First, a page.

One of my biology books say that "high blood pressure is detected by baroreceptors, then impulses are sent to the medulla oblongata, sending impulses along parasympathetic newurons, which secrete acetylecholine, which then binds to receptors on the SAN"

    Whereas my other biology book says that " high blood pressure is detected by baroreceptors, then impulses are sent to the center in the medulla oblongata that decreases heart rate, which then increases the frequency of impulses to the SAN via the parasympathetic nervous system"

    What should I say in my exam then?? :/
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    (Original post by abzzzg)
    Is this in the spec? In the book, all it says is "stem cells also occur at the earliest stage of development of an embryo, these are embryonic cells."
    I don't know. Totipotent stem cells are not embryonic stem cells...

    Embryonic stem cells are pluripotent stem cells derived from the inner cell mass of the blastocyst
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    In Kinesis , more turns means organism moves away from unfavourable to favourable env. right? And turns less while they're in the favourable env.?
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    (Original post by ZacVR)
    Haven't seen anything about the error being an issue. If it was then surely in DNA replication , where a full strand is copied, the chance would be highest and yet that is still valid?
    The error rates get higher as the DNA gets longer - hence there is a limit to the size of fragment that can be amplified by PCR. Also, the chances of the polymerase falling off the DNA strand increase. In addition, the chances of non-specific primer binding also increase.
    PCR works best for fragments between 200 bp to 2000 bp.
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    (Original post by NRican)
    In Kinesis , more turns means organism moves away from unfavourable to favourable env. right? And turns less while they're in the favourable env.?
    Well Kinesis is just a non-directional response that changes the rate of turning and speed. It doesn't have to work like that...

    for example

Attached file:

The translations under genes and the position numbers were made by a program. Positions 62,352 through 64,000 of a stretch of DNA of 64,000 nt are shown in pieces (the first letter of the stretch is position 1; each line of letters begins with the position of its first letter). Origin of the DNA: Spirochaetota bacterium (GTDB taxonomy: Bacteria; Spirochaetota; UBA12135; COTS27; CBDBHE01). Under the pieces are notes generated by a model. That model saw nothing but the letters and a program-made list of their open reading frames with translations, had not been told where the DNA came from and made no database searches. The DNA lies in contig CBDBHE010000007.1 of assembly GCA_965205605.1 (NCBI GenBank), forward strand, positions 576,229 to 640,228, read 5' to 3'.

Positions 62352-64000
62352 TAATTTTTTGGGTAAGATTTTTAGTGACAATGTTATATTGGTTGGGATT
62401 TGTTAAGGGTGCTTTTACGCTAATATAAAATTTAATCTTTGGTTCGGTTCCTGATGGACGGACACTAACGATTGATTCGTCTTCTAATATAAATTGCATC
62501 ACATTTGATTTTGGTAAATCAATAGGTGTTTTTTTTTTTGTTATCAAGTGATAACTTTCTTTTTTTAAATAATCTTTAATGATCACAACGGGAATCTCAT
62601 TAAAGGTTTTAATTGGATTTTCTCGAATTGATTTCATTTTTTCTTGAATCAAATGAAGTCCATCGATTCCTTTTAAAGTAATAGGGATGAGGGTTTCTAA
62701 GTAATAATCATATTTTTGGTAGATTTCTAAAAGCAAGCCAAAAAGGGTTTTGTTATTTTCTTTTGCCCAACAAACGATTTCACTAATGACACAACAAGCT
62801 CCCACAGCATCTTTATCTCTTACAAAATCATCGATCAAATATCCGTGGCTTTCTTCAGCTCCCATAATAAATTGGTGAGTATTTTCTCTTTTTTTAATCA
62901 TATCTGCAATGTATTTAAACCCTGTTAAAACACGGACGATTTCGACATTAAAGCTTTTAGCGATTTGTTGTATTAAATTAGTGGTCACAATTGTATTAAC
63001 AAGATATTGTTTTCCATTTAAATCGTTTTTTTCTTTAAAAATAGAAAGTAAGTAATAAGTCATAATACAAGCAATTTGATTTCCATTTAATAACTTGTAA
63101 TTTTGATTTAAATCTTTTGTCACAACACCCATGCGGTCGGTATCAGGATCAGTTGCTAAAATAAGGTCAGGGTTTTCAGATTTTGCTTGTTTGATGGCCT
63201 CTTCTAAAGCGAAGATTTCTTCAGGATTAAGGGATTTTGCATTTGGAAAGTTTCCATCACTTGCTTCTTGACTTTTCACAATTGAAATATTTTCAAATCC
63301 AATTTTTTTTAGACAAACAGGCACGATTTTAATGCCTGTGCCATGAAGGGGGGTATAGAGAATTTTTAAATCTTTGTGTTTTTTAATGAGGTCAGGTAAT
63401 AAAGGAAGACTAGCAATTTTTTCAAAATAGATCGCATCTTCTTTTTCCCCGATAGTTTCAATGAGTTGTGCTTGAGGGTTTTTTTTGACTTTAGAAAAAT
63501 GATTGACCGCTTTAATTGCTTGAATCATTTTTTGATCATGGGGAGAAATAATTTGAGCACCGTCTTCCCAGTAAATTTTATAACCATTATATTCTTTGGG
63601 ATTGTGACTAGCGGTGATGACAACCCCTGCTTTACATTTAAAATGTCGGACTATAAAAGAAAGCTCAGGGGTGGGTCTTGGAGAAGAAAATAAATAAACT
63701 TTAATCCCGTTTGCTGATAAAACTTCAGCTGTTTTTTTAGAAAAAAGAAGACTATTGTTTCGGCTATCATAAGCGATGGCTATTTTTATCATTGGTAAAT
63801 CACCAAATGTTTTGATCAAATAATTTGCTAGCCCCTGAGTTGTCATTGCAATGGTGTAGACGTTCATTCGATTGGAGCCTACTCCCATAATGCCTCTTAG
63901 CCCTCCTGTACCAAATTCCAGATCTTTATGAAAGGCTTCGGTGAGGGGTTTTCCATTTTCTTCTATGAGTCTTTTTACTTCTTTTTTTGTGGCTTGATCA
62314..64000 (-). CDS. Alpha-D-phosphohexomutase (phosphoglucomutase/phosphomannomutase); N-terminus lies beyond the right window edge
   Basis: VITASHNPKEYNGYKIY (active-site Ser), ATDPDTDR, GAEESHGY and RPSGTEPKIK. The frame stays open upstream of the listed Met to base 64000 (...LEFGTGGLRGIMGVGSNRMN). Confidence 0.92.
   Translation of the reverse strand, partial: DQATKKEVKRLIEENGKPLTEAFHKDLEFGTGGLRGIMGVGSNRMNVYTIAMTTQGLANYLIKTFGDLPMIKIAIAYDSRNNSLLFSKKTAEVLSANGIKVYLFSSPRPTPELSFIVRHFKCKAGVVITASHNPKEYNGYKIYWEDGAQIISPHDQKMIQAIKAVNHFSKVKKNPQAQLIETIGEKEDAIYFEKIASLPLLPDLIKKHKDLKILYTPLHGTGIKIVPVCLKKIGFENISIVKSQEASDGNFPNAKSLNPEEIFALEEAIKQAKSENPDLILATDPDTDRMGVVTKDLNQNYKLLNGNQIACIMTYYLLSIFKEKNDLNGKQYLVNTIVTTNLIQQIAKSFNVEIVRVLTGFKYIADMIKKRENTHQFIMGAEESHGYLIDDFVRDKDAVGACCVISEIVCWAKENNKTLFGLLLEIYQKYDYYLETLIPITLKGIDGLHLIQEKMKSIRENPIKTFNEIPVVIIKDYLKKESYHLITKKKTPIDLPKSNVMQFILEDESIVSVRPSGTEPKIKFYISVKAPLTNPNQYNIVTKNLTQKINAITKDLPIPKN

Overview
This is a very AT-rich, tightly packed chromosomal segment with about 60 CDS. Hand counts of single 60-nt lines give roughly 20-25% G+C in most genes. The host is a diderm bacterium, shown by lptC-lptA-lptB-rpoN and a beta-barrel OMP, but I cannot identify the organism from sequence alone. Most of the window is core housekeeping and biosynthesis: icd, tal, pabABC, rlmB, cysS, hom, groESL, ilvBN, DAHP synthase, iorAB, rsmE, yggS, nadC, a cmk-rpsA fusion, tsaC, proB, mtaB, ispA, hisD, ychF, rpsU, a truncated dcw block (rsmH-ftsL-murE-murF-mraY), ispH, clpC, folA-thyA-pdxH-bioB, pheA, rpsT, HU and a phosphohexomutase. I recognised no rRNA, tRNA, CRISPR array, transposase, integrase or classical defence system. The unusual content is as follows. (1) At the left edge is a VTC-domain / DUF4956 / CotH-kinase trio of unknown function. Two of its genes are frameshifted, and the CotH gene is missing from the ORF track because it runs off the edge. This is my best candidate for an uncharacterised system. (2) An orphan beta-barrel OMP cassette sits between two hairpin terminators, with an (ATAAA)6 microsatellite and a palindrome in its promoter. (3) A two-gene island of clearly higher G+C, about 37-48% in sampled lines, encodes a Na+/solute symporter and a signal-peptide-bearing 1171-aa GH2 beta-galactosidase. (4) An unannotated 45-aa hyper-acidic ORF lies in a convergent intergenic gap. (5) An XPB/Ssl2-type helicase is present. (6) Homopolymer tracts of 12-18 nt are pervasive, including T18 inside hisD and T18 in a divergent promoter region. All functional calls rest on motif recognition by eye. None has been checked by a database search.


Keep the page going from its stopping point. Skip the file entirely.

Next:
Orthokinesis: in which the speed of movement of the individual is dependent upon the intensity of the stimulus. Take, for example, the locomotion of a woodlouse in relation to temperature. With increased humidity there is an increase in the percentage time that the woodlouse will remain stationary.
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    (Original post by appleschnapps)
    PCR is used before the restriction endonucleases, so PCR amplifies the entirety of the sample. This will probably be fairly small regardless in genetic fingerprinting. When using genetic fingerprinting in paternity tests, you're working on the basis that half the bands will match with the offspring - you're not specifically picking the paternal DNA in the first place.



    As long as you remember the key features (e.g. replica plating if the antibiotic is going to kill the bacteria that have incorporated the plasmid), you should be fine. Can't help you with the number of marks per question thing though; we don't really have enough to go on yet.
    Hey yh i get that but why will the sample be small, its still a whole piece of dna your extracting??? and you have 46 chromosomes, so would you extract each chromosome in the fingerprinting for parental ones i dont get it?
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    (Original post by Cyanohydrin)
    Well Kinesis is just a non-directional response that changes the rate of turning and speed. It doesn't have to work like that...

    for example
    But in the NT book questions, it says more turns= stays in favourable conditions longer
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    (Original post by NRican)
    But in the NT book questions, it says more turns= stays in favourable conditions longer
    Yeah they could do that, it's not the only example of kinesis - but it is an example of kinesis...
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    (Original post by Cyanohydrin)
    I don't know. Totipotent stem cells are not embryonic stem cells...

    Embryonic stem cells are pluripotent stem cells derived from the inner cell mass of the blastocyst

    Embryonic stem cells (at the 16 cell stage) are totipotent - each cells is capable of regenerating to all the cells in the body, including the umbilical cord (and therefore a new foetus)

    Beyond the 16 cell stage, they differentiate into two layers and become pluripotent, at this stage they can only differentiate into one of the 3 tissue types - digestive organs, skeletal system or nervous system. They cannot develop into umbilical tissue, hence incapable of forming a new foetus.

    Adult stem cells are multipotent, hence not as powerful as embryonic stem cells

    Here is a website which explains this quiet well:

    http://biomed.brown.edu/Courses/BI10...ersatility.htm